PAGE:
Healing Revival

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The Healing Revival is a term used by many American Charismatics in reference to a revival movement in the late 1940s and 1950s. It was concurrent with, and in some ways more broad than, the more well known evangelical revival led by Billy Graham.

Oral Roberts was perhaps the leading figure of the movement, and the one to leave the biggest legacy, including the university bearing his name. William Branham is widely regarded as the initiator and the pacesetter of the revival.[1][2] Referring to Branham’s first series of meetings in St Louis’ in June 1946, Krapohl & Lippy have commented: "Historians generally mark this turn in Branham’s ministry as inaugurating the modern healing revival".[3] Branham was the source of inspiration for T. L. Osborn's worldwide crusade ministry and dozens of other smaller ministries involved in the Healing Revival.[4] Other major figures of the revival were Jack Coe and later A. A. Allen. Many of these ministries shared their healing testimonies in The Voice of Healing, a periodical published by Gordon Lindsay, which created cohesion for the group in its nascent years.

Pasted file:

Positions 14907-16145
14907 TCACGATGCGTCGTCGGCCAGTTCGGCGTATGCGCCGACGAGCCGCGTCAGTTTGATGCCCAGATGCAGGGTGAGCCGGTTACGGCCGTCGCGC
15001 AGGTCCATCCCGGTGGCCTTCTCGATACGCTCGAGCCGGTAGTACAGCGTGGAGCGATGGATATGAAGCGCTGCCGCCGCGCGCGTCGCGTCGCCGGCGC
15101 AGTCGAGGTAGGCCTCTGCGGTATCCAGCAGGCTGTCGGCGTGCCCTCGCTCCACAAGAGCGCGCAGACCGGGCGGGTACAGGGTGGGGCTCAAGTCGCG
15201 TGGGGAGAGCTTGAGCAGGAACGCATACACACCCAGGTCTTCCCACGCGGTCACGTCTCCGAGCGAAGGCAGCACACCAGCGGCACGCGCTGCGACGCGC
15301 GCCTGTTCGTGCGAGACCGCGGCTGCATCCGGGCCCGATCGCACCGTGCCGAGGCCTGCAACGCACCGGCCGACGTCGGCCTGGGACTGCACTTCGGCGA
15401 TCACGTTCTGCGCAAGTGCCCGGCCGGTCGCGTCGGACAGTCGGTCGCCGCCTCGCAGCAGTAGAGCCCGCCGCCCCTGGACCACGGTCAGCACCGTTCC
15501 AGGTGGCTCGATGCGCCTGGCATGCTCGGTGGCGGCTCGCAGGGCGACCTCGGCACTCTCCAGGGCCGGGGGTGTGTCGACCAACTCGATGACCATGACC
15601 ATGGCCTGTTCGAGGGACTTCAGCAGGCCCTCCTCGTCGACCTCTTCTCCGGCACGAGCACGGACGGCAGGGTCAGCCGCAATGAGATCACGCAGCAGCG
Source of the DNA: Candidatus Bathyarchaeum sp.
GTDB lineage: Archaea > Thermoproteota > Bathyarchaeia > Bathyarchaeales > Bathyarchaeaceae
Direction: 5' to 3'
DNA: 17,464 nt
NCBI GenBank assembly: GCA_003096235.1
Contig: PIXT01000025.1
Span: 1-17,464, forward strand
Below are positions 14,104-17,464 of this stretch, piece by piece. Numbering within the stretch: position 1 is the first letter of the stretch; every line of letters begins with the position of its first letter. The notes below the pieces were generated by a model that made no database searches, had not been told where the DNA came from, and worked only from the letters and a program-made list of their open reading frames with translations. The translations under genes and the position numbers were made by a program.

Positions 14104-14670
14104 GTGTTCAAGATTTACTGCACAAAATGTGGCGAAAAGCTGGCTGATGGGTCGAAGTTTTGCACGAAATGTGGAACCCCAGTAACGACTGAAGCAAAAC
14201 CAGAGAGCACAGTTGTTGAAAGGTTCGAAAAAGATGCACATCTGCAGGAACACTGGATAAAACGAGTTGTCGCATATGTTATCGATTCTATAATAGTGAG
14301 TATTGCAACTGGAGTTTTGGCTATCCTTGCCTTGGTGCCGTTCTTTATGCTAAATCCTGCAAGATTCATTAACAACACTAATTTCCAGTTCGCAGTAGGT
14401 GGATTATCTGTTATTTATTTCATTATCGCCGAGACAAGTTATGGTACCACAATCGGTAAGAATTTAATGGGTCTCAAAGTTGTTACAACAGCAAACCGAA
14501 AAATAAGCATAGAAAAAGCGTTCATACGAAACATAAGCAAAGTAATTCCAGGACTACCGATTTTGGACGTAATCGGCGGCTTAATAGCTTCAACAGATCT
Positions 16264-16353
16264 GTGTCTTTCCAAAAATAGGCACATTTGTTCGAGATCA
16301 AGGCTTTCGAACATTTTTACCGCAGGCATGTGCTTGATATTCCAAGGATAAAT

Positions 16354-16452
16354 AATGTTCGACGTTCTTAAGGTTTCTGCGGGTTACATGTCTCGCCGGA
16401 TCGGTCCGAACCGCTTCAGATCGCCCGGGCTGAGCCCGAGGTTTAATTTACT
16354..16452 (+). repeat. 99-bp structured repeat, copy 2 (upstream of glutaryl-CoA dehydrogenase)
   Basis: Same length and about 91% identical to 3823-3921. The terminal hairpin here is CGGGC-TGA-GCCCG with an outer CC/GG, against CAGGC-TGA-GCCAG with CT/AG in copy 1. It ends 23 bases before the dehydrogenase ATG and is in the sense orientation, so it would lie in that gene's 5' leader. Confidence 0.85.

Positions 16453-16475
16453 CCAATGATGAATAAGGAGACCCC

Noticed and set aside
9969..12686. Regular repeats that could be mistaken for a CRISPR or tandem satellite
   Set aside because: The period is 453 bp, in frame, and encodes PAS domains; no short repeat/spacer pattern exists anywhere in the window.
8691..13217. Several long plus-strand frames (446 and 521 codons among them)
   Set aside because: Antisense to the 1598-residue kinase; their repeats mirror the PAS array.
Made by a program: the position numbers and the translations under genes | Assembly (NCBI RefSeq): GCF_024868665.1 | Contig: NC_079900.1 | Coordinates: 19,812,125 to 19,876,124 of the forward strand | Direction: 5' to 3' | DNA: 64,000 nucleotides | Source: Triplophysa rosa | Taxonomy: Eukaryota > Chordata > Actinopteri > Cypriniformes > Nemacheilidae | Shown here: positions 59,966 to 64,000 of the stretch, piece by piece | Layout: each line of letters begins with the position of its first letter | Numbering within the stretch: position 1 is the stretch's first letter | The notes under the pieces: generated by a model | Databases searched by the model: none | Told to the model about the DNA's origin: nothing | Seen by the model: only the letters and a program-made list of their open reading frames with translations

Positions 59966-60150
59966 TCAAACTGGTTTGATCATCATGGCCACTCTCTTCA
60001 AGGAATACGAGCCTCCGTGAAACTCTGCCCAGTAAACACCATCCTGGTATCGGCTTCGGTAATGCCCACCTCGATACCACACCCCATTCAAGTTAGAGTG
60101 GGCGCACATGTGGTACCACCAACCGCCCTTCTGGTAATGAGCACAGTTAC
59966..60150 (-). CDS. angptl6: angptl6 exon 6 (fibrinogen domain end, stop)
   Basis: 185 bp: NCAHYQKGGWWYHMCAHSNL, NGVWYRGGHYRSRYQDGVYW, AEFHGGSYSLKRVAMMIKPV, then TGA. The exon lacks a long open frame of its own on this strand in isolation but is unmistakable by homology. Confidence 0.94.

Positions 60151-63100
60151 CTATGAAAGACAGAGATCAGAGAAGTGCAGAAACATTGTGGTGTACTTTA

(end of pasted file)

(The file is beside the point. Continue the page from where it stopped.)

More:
A result of these major healing ministries of the post-War era was a renewed belief and emphasis in divine healing among many Christians, and this was a part of the broader Charismatic Movement, a movement which today numbers about 500 million worldwide.[5]


  1. ^ Harrell, D. E., All Things Are Possible: The Healing and Charismatic Revivals in Modern America, Indiana University Press, 1978 p. 25.
  2. ^ Weaver, C. D., The Healer-Prophet: William Marrion Branham (A Study of the Prophetic in American Pentecostalism), Mercer University Press, 2000, p. 139.
  3. ^ Krapohl, R. H., & Lippy, C. H., The Evangelicals: A Historical, Thematic, and Biographical Guide, Greenwood Press, 1999, p. 69.
  4. ^ Dictionary of Pentecostal and Charismatic Movements (Grand Rapids, MI: Zondervan, 1988) p. 372.
  5. ^ Hollenweger, W. J., Pentecostalism: Origins and Developments Worldwide (Peabody: Hendrickson, 1997) p. 1.